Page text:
The essay Bisexuality, Visibility, and Fanfic Labels, or, Being the Blue M&M has an in-depth discussion of biphobia in fandom, with links to other essays on the subject.

Other meta:

Bisexuals in Fandom

Queer folk will often portray m/f pairings as queer in some way, whether as bi or trans etc.

Need it to be understood that whenever I have m/f ships I ship them in an explicitly bisexual manner[19]

Further reblogs of this post elaborate further on the impact that a fan's bisexuality, or other queer identity, has on that fan's fandom activity, and the lens' with which they navigate their fandoms:

I think some people in the notes are really not getting that it's not just "I consider these characters to be bi" (though that in itself is completely valid, we have very little rep, there's absolutely nothing wrong with queering characters), but also "the way I write this pairing is steeped in queerness even though they look like a straight couple to a casual observer" and even "I don't write them queer on purpose it just happens."

Like I wrote a lot of original fiction and a metric shit ton of fanfic before I figured out I'm bi, but still when reading stuff from fifteen years ago, back when I was completely convinced I was cishet, I go "... wow, that's gay." Sometimes I'm deliberately queering characters because I love them and I relate to them so it's another way to relate to them, AND THAT'S OKAY, but sometimes I'm literally just writing stories while being a queer person and they end up coming out a bit bi and/or a bit genderweird or somewhat poly, because I'm bi and genderweird and vaguely poly and that affects how I write these characters.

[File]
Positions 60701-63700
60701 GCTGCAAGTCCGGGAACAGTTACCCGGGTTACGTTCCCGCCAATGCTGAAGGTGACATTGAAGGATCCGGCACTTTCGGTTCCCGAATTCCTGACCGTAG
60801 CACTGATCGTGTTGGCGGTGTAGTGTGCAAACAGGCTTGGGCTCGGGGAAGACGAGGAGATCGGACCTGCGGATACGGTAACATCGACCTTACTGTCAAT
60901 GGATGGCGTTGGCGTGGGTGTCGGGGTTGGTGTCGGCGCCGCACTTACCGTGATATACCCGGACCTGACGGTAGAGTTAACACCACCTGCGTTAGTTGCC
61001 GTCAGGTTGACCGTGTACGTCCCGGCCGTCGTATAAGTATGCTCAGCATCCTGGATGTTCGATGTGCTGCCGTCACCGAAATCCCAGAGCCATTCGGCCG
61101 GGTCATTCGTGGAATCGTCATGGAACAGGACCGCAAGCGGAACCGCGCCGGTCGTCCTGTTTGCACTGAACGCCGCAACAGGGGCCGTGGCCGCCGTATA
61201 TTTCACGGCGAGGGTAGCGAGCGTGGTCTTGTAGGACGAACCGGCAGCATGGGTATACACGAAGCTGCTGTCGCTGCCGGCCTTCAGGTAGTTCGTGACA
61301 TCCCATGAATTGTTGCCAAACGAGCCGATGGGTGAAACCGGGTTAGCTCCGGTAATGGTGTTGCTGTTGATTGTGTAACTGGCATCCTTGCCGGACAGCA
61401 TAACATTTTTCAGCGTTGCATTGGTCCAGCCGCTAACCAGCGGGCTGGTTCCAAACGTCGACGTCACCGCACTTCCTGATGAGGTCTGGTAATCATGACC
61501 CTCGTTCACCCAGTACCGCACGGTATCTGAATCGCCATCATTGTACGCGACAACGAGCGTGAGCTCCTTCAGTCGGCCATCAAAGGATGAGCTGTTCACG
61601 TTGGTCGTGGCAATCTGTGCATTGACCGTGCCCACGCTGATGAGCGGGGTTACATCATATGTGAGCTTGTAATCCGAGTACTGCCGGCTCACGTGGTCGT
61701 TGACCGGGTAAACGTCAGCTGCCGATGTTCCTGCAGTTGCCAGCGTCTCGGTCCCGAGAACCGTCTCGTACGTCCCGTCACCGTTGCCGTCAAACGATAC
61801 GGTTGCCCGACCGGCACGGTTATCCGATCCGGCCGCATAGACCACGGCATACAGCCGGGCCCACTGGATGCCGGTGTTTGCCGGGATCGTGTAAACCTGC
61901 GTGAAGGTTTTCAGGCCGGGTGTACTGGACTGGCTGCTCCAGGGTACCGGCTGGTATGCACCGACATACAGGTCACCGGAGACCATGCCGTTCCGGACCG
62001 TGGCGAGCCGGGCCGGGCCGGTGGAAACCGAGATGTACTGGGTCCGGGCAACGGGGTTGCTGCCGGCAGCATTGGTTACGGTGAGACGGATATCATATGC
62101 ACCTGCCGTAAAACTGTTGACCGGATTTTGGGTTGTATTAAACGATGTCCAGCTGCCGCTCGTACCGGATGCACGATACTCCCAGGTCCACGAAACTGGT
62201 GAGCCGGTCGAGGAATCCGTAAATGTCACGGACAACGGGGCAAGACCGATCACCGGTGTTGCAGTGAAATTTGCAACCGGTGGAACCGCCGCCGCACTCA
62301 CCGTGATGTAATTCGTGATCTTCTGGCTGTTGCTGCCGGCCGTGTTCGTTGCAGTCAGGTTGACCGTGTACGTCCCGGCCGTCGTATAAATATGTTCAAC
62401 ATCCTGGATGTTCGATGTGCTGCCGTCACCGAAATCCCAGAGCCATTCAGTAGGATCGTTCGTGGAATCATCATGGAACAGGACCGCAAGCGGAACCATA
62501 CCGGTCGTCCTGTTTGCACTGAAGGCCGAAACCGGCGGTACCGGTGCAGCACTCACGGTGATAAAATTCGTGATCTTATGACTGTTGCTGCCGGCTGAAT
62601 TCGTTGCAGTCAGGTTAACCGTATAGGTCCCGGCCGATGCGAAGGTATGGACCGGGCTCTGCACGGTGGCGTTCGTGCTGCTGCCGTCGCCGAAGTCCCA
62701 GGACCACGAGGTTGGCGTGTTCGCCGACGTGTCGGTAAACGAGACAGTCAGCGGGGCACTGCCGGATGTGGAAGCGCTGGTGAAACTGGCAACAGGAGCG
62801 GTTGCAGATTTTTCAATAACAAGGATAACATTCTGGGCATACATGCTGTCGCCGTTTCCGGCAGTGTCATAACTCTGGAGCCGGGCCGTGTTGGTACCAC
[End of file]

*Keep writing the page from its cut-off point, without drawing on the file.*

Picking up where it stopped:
Yes absolutely some people are shipping a superficially straight pairing and going "you know what though, they aren't straight because I say so, that's why" and THAT IS FINE BY THE WAY, the whole "I'm not like other bis I don't do that" thing can sod off; it's absolutely fine to do that, this is fanfic, stop acting like you're better if you don't ffs. But also I know that from a reading and a writing and a just-quietly-shipping-it POV, our own lives and sexualities are the lenses through which we perceive the characters. When I say I ship something in a queer way, I'm just saying I'm queer and it affects how I view these characters, and that is absolutely okay.